Sensitive, High Throughput HPLC-MS/MS Method With On-line Sample Clean-up for Everolimus Measurement

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Abstract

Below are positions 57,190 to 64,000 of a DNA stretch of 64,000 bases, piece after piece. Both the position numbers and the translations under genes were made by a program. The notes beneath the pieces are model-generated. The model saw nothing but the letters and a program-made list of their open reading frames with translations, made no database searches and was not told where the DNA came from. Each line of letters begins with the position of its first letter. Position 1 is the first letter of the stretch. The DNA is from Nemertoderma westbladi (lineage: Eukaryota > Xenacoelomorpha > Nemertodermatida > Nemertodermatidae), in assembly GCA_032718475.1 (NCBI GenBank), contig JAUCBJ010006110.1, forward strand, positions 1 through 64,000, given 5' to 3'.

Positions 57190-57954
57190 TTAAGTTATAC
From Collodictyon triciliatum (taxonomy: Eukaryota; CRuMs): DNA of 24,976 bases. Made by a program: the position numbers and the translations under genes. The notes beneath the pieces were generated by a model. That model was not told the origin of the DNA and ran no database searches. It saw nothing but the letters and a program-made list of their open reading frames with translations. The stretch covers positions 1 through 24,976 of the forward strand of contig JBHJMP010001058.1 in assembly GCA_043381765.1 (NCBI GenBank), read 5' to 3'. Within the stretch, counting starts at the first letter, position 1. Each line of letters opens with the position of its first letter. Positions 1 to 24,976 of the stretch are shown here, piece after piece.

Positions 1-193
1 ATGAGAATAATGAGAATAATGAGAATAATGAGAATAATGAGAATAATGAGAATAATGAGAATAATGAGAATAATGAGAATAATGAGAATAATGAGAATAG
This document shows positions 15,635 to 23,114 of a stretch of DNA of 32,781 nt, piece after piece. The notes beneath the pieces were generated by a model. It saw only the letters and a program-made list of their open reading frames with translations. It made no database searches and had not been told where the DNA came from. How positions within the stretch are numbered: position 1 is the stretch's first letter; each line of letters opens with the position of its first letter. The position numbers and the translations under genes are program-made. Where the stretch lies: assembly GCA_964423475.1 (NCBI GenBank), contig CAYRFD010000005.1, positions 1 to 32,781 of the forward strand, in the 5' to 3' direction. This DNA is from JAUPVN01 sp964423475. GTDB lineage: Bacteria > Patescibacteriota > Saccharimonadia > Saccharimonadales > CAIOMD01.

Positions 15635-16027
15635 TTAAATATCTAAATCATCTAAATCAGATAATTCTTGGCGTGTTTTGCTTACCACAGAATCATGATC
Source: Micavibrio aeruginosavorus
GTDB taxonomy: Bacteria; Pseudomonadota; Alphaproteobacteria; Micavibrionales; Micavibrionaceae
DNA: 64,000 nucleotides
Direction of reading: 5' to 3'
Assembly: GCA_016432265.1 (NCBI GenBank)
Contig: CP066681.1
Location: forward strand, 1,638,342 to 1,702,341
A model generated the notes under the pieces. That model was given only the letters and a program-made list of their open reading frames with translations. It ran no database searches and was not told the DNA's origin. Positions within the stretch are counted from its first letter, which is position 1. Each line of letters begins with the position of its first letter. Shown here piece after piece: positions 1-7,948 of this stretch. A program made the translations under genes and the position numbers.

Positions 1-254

A new HPLC-MS/MS method for everolimus measurement was developed that includes the following features: small sample volume, short run time, fast, simple and cost-efficient sample preparation, assessment of performance of two internal standards (IS), SDZ RAD 223-756 and ascomycin and comparison of the method with an HPLC-MS/MS reference method. The authors established a multiple reaction monitoring positive ion HPLC-MS/MS method with on-line extraction and sample cleanup. This procedure includes: an API 2000 triple quadrupole mass spectrometer with turbo-ion spray, built-in Valco switching valve, an HPLC system; guard column; a Nova-Pak C18 analytical column; washing solution, methanol:30 mM ammonium acetate pH 5.1 (80:20); eluting solution, methanol:30 mM ammonium acetate pH 5.1 (97:3); flow rate 0.8 mL/min; and a run time of 2.8 minutes. The first and third quadrupoles were set to detect the ammonium adduct ion and a high mass fragment of everolimus (m/z 975.5→908.5), and two ISs: SDZ RAD 223–756 (m/z 989.8→922.8) and ascomycin (m/z 809.5→756.5). The LLOQ was 1.0 μg/L for everolimus using either IS. Between day precision ranged from 3.1% to 5.7% for SDZ RAD 223-756 and 6.0% to 8.6% for ascomycin using spiked blood with everolimus concentrations 2.0 to 25.0 μg/L. Absolute recoveries using spiked samples over the range of 2.5 to 25 μg/L averaged 77.3% (SDZ RAD 223-756) and 76.8% (ascomycin). No matrix effect on everolimus was demonstrated based on the mean observed signal detection of 98.6% (SDZ RAD 223-756) and 105% (ascomycin). Comparison of everolimus concentrations obtained using this method with two internal standards with a reference laboratory demonstrated that the mean everolimus concentration obtained with ascomycin was statistically different (lower) than results with the reference method and the method that used SDZ RAD 223-756 as the internal standard gave equivalent results compared with the reference method.

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